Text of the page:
Mr. Thomas is a polite, well-spoken bureaucrat with energetic eyes and a warm manner. He has worked for Ghana’s Social Welfare Department for 30 years and will be retiring soon. I was introduced to him in Tamale when crowdsourcing a Dagbanli-English translator on Facebook. His office has three desks, only one of which appears to be occupied. On its surface is a photograph, a piece of paper with seemingly random numerals and capitalised letters and an open bible. (Page 984, Sulemanna Yila 6-7).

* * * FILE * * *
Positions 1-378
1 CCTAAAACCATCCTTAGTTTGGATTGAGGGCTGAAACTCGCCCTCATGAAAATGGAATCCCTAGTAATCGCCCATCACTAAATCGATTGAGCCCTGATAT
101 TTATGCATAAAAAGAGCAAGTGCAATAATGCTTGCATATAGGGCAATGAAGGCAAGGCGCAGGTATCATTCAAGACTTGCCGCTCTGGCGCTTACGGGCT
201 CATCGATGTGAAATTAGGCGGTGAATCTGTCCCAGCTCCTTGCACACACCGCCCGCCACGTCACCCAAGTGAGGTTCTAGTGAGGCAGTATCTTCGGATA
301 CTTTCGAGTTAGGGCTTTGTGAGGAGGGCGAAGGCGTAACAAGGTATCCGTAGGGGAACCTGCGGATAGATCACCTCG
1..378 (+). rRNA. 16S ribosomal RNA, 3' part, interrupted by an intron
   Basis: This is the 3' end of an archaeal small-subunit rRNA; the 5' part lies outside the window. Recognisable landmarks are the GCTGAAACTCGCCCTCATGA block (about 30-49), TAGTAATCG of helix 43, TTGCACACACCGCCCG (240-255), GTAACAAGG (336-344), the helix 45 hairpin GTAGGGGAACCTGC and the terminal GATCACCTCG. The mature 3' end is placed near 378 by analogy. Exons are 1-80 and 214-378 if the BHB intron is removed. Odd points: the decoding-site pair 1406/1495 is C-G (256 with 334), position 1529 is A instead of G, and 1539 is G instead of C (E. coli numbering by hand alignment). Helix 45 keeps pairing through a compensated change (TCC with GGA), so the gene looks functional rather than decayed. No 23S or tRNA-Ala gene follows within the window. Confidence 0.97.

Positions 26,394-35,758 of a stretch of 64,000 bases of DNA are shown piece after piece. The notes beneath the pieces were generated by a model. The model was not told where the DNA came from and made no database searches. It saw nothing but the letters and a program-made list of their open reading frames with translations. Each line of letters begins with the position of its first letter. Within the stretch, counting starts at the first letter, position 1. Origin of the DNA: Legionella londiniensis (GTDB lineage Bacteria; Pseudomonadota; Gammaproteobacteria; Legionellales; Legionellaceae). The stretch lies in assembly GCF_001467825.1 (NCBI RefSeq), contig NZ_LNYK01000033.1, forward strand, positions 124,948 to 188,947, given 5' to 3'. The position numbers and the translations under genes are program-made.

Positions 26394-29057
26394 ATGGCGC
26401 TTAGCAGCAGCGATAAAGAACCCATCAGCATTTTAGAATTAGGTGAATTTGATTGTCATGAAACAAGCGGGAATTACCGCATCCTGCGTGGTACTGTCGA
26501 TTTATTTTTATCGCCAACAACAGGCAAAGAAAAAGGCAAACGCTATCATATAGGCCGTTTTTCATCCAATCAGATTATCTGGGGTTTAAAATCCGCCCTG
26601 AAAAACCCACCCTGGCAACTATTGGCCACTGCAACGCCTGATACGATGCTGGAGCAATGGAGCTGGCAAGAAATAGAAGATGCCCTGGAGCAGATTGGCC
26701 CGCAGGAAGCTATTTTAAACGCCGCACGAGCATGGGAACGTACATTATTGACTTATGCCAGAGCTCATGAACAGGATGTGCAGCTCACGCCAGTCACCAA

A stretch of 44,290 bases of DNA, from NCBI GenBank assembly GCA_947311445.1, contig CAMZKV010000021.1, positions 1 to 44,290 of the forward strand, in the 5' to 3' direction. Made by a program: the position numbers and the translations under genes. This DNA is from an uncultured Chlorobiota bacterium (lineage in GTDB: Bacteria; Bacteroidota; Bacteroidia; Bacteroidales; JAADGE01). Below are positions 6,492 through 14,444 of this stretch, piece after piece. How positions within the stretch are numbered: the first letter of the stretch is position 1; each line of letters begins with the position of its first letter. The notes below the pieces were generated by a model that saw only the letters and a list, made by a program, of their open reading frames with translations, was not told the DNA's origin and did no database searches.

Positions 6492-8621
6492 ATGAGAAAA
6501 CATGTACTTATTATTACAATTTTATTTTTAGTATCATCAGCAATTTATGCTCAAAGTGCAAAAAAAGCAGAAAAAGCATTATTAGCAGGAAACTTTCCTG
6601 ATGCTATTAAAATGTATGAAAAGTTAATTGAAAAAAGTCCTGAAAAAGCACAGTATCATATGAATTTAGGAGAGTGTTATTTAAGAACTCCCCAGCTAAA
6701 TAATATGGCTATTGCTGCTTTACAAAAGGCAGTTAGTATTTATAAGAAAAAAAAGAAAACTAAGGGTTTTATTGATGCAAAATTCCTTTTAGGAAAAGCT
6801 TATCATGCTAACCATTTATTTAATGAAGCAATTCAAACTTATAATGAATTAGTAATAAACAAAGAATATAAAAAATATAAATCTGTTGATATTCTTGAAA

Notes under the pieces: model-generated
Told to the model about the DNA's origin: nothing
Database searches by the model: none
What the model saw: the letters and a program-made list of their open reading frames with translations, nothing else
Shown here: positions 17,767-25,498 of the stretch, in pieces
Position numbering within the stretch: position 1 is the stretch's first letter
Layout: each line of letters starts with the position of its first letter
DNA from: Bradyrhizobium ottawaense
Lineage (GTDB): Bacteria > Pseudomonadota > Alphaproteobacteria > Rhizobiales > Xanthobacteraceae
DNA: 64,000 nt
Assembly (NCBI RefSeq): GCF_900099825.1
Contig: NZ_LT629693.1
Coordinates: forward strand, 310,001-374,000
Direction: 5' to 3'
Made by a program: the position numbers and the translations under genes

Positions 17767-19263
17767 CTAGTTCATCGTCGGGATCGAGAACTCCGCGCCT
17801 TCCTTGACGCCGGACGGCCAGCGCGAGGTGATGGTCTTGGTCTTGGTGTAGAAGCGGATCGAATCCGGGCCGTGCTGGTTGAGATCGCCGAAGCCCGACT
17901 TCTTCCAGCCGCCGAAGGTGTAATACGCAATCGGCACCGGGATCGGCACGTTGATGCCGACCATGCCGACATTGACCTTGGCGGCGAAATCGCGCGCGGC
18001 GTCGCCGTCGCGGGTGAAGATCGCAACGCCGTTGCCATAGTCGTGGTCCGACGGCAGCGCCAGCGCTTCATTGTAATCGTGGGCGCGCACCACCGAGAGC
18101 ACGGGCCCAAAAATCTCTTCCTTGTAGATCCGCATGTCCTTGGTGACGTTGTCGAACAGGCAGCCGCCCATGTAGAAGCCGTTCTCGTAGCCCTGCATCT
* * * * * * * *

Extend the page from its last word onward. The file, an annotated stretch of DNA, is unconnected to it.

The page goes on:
It is a translated version in Dagbanli perhaps published by the Bible Society of Ghana, who translate directly from the original Greek or Hebrew versions. Naawuni Kundi Kasi can roughly (read: badly) be translated as ‘The Holy Book of God’. The Holy Bible. An ancestral, pre-Christian/pre-Islam, deity is called 'wuni’ and 'Naawuni’ is the king of all gods. A convenient title in Dagbanli to crown the deity of a monotheistic religion. Mr. Thomas was deep in numerology investigations, searching for fatalistic linkages between dates, names, phone numbers and bible passages.